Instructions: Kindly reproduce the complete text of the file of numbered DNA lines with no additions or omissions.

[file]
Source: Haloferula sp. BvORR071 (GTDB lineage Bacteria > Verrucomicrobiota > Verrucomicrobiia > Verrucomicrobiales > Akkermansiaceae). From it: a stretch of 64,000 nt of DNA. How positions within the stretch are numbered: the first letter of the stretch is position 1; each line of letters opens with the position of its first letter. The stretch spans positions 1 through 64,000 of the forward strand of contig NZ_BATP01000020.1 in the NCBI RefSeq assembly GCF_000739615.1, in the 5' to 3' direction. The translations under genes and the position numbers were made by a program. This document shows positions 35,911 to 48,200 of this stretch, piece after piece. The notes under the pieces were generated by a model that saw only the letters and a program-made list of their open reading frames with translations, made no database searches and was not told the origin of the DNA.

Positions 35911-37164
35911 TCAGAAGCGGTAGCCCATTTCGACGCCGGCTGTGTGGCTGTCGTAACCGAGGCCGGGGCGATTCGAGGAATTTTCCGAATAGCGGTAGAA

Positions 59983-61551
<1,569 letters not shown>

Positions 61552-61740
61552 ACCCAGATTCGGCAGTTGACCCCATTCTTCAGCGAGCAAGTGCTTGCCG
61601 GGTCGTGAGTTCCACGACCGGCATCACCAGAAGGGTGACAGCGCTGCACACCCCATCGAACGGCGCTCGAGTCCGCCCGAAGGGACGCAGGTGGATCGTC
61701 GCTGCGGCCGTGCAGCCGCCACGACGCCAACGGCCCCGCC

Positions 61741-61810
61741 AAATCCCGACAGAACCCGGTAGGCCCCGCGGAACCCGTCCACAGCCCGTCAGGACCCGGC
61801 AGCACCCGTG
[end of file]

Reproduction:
Source: Haloferula sp. BvORR071 (GTDB lineage Bacteria > Verrucomicrobiota > Verrucomicrobiia > Verrucomicrobiales > Akkermansiaceae). From it: a stretch of 64,000 nt of DNA. How positions within the stretch are numbered: the first letter of the stretch is position 1; each line of letters opens with the position of its first letter. The stretch spans positions 1 through 64,000 of the forward strand of contig NZ_BATP01000020.1 in the NCBI RefSeq assembly GCF_000739615.1, in the 5' to 3' direction. The translations under genes and the position numbers were made by a program. This document shows positions 35,911 to 48,200 of this stretch, piece after piece. The notes under the pieces were generated by a model that saw only the letters and a program-made list of their open reading frames with translations, made no database searches and was not told the origin of the DNA.

Positions 35911-37164
35911 TCAGAAGCGGTAGCCCATTTCGACGCCGGCTGTGTGGCTGTCGTAACCGAGGCCGGGGCGATTCGAGGAATTTTCCGAATAGCGGTAGAA

Positions 59983-61551
<1,569 letters not shown>

Positions 61552-61740
61552 ACCCAGATTCGGCAGTTGACCCCATTCTTCAGCGAGCAAGTGCTTGCCG
61601 GGTCGTGAGTTCCACGACCGGCATCACCAGAAGGGTGACAGCGCTGCACACCCCATCGAACGGCGCTCGAGTCCGCCCGAAGGGACGCAGGTGGATCGTC
61701 GCTGCGGCCGTGCAGCCGCCACGACGCCAACGGCCCCGCC

Positions 61741-61810
61741 AAATCCCGACAGAACCCGGTAGGCCCCGCGGAACCCGTCCACAGCCCGTCAGGACCCGGC
61801 AGCACCCGTG